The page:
ZFIN ID: ZDB-PUB-160313-2
Organ Function as a Modulator of Organ Formation: Lessons from Zebrafish
Collins, M.M., Stainier, D.Y.
Date: 2016
Source: Current topics in developmental biology 117: 417-433 (Chapter)
Registered Authors: Stainier, Didier
Keywords: Cardiac function, Fluid flow, Heart, Hemodynamic forces, Morphogenesis, Organogenesis, Shear stress, Trabeculation, Valve, Zebrafish
MeSH Terms: Animals; Heart/embryology; Heart/growth & development*; Morphogenesis/physiology*; Myocytes, Cardiac/cytology* (all 6) expand
PubMed: 26969993 Full text @ Curr. Top. Dev. Biol.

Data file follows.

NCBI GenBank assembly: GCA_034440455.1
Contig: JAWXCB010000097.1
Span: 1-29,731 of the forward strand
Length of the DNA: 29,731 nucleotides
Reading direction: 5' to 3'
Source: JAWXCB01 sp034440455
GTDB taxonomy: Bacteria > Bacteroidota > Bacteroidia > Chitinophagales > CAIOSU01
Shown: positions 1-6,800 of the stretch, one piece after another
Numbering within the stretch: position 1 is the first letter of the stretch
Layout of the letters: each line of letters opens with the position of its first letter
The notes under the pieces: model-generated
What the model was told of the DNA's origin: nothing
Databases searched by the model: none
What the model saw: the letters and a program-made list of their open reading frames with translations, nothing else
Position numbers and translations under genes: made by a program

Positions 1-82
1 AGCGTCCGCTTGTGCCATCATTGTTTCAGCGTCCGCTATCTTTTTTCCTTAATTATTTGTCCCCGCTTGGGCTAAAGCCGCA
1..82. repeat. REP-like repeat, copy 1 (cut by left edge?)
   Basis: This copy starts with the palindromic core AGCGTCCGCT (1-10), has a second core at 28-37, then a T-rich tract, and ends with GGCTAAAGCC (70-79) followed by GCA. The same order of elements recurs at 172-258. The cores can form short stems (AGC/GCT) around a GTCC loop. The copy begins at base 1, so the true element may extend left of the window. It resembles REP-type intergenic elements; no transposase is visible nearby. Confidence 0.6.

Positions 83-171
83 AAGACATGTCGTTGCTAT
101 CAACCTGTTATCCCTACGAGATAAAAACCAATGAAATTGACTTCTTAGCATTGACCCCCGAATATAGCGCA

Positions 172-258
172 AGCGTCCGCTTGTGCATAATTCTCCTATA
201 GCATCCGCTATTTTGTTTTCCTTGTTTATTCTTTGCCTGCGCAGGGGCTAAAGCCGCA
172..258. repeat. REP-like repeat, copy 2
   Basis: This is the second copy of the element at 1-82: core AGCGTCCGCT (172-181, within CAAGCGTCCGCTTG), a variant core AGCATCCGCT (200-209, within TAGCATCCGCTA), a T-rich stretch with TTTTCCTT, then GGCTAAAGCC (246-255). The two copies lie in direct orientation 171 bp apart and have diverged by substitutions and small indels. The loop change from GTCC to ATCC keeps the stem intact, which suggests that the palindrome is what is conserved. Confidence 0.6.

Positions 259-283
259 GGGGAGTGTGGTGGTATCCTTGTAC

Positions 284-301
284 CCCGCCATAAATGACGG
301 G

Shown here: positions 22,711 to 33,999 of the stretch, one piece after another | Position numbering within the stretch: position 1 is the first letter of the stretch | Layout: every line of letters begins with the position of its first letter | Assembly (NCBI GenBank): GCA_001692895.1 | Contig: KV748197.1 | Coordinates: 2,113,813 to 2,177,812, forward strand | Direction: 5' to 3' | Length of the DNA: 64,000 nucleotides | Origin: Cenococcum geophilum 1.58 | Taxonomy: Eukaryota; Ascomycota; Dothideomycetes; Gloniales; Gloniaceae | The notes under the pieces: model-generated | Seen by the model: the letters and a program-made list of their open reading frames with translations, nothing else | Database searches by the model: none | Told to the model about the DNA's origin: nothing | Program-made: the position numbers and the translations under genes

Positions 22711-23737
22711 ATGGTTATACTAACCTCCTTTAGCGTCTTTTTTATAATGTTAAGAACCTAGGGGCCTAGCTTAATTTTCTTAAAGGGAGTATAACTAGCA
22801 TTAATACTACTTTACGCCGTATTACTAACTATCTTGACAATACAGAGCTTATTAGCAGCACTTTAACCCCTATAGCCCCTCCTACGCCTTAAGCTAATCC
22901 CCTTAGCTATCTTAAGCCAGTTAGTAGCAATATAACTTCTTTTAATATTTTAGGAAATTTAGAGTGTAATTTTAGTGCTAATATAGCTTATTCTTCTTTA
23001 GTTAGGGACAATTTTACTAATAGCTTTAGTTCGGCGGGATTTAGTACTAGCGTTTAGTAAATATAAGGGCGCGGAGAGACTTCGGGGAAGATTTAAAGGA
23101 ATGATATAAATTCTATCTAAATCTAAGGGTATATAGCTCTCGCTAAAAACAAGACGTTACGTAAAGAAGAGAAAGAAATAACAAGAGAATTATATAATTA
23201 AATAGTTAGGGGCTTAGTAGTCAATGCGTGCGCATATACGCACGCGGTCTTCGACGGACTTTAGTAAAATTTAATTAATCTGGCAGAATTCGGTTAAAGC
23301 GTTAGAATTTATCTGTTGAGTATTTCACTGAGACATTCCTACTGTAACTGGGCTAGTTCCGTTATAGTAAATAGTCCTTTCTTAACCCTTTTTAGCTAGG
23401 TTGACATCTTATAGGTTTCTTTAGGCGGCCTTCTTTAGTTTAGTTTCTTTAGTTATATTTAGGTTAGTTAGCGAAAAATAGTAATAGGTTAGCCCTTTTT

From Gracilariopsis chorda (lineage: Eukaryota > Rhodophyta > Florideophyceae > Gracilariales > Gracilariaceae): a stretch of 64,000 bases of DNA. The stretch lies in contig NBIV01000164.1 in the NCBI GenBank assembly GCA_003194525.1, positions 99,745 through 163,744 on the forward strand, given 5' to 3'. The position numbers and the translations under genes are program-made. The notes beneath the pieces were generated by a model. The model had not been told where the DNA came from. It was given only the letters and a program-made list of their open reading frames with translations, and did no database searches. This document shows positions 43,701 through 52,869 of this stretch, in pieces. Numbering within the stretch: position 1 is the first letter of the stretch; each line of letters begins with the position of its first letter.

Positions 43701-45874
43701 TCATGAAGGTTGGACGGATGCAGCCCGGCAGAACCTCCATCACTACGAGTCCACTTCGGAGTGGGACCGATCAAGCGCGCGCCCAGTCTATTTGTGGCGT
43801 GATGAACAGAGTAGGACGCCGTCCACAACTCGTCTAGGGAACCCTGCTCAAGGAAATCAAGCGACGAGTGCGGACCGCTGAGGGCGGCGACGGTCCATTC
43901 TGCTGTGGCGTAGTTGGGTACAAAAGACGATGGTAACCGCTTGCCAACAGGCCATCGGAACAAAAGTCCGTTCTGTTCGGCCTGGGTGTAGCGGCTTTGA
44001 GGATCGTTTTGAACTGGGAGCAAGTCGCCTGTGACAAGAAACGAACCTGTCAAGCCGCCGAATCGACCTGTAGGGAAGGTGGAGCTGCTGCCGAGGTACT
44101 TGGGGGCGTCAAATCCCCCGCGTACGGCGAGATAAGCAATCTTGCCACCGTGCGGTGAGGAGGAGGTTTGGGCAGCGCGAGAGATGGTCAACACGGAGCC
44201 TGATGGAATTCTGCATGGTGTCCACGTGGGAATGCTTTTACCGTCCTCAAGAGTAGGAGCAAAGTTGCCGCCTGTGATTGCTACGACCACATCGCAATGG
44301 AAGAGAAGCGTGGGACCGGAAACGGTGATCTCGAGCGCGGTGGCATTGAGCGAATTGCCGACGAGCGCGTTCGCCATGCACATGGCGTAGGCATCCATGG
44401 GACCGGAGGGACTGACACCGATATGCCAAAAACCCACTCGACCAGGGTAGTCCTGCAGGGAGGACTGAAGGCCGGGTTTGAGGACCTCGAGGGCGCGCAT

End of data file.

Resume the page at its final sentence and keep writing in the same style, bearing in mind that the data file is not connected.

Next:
Organogenesis requires an intricate balance between cell differentiation and tissue growth to generate a complex and fully functional organ. However, organogenesis is not solely driven by genetic inputs, as the development of several organ systems requires their own functionality. This theme is particularly evident in the developing heart as progression of cardiac development is accompanied by increased and altered hemodynamic forces. In the absence or disruption of these forces, heart development is abnormal, suggesting that the heart must sense these changes and respond appropriately. Here, we discuss concepts of how embryonic heart function contributes to heart development using lessons learned mostly from studies in zebrafish.